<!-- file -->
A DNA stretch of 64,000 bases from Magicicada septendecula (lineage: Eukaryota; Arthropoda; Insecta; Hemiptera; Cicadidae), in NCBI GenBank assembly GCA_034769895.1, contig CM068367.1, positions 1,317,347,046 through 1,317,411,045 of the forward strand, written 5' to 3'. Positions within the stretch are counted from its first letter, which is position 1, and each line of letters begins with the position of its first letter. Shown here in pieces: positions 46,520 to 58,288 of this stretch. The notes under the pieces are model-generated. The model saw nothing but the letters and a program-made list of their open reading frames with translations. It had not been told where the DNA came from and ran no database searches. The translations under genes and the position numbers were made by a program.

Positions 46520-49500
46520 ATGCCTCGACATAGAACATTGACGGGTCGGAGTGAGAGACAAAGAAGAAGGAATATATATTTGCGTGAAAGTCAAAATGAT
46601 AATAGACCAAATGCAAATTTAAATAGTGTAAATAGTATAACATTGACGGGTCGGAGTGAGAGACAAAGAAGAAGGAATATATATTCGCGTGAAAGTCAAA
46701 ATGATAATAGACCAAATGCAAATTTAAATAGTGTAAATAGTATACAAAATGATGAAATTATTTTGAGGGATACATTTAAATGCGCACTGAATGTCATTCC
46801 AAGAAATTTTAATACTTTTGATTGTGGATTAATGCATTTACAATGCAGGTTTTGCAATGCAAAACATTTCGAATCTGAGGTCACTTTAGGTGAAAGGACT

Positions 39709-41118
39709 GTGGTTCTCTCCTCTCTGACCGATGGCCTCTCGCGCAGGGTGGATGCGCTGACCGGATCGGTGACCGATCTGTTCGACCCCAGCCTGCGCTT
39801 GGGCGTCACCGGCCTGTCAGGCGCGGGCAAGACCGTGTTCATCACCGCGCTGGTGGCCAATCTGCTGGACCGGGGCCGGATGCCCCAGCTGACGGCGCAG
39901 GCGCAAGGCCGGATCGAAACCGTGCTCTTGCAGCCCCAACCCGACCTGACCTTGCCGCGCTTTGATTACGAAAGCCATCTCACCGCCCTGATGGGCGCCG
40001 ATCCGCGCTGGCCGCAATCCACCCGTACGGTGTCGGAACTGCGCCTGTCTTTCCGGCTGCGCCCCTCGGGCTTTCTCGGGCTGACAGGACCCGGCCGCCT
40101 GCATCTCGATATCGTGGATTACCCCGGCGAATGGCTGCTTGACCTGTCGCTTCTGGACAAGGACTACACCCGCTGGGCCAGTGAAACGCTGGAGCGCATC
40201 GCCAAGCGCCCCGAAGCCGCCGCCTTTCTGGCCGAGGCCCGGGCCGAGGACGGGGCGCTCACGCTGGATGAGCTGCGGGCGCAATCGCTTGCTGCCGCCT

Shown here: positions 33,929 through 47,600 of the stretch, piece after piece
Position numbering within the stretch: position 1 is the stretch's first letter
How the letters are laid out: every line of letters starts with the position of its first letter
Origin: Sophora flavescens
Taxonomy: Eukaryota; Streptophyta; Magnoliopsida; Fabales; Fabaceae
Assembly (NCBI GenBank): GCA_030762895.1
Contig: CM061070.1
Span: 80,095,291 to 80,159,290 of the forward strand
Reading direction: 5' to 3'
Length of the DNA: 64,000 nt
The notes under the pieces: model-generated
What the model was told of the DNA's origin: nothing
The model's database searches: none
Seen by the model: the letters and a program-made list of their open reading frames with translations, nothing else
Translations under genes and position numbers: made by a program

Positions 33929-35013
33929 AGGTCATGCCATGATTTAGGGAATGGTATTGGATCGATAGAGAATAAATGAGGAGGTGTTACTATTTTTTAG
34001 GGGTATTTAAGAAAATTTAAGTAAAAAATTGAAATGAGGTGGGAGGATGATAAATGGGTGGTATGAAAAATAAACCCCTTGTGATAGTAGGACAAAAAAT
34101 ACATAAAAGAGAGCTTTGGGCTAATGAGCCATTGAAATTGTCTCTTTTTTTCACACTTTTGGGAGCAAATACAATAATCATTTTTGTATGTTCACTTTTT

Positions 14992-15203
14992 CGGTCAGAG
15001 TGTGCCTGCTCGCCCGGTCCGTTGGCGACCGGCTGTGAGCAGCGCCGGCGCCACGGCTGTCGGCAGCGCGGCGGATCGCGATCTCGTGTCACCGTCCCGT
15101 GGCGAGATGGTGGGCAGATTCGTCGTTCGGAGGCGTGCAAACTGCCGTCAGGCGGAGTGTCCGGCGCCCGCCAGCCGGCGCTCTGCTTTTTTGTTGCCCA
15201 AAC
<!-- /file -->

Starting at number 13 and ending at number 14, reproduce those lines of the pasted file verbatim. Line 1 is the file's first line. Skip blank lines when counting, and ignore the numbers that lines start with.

40201 GCCAAGCGCCCCGAAGCCGCCGCCTTTCTGGCCGAGGCCCGGGCCGAGGACGGGGCGCTCACGCTGGATGAGCTGCGGGCGCAATCGCTTGCTGCCGCCT

Shown here: positions 33,929 through 47,600 of the stretch, piece after piece